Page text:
Unconscious Bias is built into our genetics, it is survival technique we evolved back when we were living in caves and we needed to know whether the furry animal approaching us was friend or foe.
Our brain deduces that because the thing approaching us does not look like us, it has fur and sharp teeth, it does not speak our language and has does not behave like us, we must distance ourselves from it. In this case, running away is probably the right decision and it was made in a split second so we have time to make a hasty exit before it gets too close.
Therefore, unconscious bias is completely natural. However, we still use this decsion making process in modern day society, from when we were picking our friends at school to now when we are decision makers in businesses and we have to choose who to hire and who to promote. Ultimately, unconscious bias decides who we want to be the people that surround us on a daily basis.
Despite the fact that logically, we know that just because someone doesn't look like us or sound like us, doesn't mean they won't do the job just as well as someone who does look like us and sound like us, our unconscious bias pushes us in that direction nonetheless.
As a result, I think it is vital that business leaders are educated about ways to manage unconcious bias so that diversity has the chance to fluorish in todays society. Fundametally, businesses will be more successful and innovative with a bigger talent pool to choose from.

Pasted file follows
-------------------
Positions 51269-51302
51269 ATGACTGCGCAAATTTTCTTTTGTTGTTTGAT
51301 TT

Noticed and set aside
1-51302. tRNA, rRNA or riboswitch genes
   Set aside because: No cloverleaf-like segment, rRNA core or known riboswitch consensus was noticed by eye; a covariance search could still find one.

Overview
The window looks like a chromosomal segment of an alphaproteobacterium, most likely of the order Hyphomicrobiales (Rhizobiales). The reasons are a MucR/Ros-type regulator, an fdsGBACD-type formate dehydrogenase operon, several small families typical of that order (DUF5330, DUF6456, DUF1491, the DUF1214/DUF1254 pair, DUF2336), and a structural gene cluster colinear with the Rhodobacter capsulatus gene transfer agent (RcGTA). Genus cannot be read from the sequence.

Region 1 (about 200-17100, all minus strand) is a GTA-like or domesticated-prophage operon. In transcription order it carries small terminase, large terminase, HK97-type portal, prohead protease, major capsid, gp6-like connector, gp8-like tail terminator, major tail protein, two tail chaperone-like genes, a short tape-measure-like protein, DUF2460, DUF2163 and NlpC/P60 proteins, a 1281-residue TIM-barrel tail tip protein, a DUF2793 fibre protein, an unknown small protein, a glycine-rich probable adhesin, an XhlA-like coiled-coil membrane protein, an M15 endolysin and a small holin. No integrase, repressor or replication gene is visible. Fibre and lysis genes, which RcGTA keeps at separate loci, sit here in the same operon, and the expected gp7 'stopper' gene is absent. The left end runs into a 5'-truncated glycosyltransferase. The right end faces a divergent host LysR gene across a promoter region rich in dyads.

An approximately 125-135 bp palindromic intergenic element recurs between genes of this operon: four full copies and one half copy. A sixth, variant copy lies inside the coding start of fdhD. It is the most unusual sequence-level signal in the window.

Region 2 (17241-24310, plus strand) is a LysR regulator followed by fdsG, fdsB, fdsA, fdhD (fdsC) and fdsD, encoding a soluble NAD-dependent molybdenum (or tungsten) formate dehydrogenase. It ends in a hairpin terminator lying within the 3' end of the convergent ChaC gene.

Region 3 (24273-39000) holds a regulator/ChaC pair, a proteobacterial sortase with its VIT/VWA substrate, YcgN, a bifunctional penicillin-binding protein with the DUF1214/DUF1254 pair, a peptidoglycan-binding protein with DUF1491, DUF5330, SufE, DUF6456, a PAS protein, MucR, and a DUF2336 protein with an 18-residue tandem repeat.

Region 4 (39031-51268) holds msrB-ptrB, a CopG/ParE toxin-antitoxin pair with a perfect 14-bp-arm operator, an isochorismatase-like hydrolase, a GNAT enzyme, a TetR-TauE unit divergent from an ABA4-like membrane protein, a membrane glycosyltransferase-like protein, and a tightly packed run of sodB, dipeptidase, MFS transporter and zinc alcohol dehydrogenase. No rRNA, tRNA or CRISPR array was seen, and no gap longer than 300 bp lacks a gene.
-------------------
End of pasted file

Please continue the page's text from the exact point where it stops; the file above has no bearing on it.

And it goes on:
Overall, I found the program’s attempt to be educational (rather than managerial) effective. One point that stuck with me was made by Jean Malpas, a faculty member of the Ackerman Institute for the Family in New York City, who noted in one of the course’s videos just how gender norms have changed over time. “In most cultures, men are supposed to wear pants and women are supposed to wear dresses, but it was not always the case,” he said. “Look at Louis the 14th—he was wearing tights and high heels and makeup and a wig and a velvety cape. That’s how he expressed masculinity and power.